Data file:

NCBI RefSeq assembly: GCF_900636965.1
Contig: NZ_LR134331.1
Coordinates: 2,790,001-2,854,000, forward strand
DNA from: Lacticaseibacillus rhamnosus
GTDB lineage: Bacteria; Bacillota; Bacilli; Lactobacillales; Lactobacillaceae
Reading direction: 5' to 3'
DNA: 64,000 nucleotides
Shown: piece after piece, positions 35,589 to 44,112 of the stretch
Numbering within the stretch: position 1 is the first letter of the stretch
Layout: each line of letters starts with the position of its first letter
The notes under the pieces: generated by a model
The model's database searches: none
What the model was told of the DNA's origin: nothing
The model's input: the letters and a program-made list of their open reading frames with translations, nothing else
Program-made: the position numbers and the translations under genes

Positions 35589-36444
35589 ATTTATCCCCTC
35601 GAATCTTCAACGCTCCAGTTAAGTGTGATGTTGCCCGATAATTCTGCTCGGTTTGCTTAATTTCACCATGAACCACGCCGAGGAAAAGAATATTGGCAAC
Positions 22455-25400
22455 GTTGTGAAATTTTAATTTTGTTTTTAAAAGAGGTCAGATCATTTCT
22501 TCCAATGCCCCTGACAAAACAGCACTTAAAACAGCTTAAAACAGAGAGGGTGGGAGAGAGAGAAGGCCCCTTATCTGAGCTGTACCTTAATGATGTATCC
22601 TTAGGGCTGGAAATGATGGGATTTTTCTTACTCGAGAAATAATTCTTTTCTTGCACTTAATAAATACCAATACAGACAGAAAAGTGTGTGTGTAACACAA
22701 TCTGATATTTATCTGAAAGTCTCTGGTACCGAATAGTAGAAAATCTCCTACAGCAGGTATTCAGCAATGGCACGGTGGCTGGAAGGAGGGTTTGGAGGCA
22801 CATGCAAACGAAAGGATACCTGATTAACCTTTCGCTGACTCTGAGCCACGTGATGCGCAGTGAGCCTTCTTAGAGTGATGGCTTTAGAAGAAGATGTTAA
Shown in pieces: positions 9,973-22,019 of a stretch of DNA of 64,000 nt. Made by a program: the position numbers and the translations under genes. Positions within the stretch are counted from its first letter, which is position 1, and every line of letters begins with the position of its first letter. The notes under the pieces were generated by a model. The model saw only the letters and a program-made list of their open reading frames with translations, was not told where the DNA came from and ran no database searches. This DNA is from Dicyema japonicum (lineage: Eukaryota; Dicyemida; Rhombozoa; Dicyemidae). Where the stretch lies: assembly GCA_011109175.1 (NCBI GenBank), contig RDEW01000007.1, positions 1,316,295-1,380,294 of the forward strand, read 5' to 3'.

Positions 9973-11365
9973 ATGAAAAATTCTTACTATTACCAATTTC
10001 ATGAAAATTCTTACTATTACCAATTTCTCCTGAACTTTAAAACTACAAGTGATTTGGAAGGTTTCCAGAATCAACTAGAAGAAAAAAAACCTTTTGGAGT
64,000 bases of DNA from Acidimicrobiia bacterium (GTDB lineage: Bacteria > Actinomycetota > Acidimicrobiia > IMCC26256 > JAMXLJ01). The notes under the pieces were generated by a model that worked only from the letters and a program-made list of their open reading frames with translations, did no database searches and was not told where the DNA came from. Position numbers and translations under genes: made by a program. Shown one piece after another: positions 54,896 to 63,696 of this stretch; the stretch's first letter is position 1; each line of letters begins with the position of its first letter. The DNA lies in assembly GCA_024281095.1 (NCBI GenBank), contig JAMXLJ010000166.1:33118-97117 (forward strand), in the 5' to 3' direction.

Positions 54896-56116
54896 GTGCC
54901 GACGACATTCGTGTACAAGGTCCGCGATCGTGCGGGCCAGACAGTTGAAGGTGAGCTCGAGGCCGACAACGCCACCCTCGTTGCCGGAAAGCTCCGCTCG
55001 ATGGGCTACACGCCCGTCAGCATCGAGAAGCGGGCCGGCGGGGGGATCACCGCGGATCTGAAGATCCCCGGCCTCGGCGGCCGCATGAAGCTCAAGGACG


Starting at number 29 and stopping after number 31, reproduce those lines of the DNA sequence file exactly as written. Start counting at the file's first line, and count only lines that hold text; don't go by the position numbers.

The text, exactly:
64,000 bases of DNA from Acidimicrobiia bacterium (GTDB lineage: Bacteria > Actinomycetota > Acidimicrobiia > IMCC26256 > JAMXLJ01). The notes under the pieces were generated by a model that worked only from the letters and a program-made list of their open reading frames with translations, did no database searches and was not told where the DNA came from. Position numbers and translations under genes: made by a program. Shown one piece after another: positions 54,896 to 63,696 of this stretch; the stretch's first letter is position 1; each line of letters begins with the position of its first letter. The DNA lies in assembly GCA_024281095.1 (NCBI GenBank), contig JAMXLJ010000166.1:33118-97117 (forward strand), in the 5' to 3' direction.

Positions 54896-56116
54896 GTGCC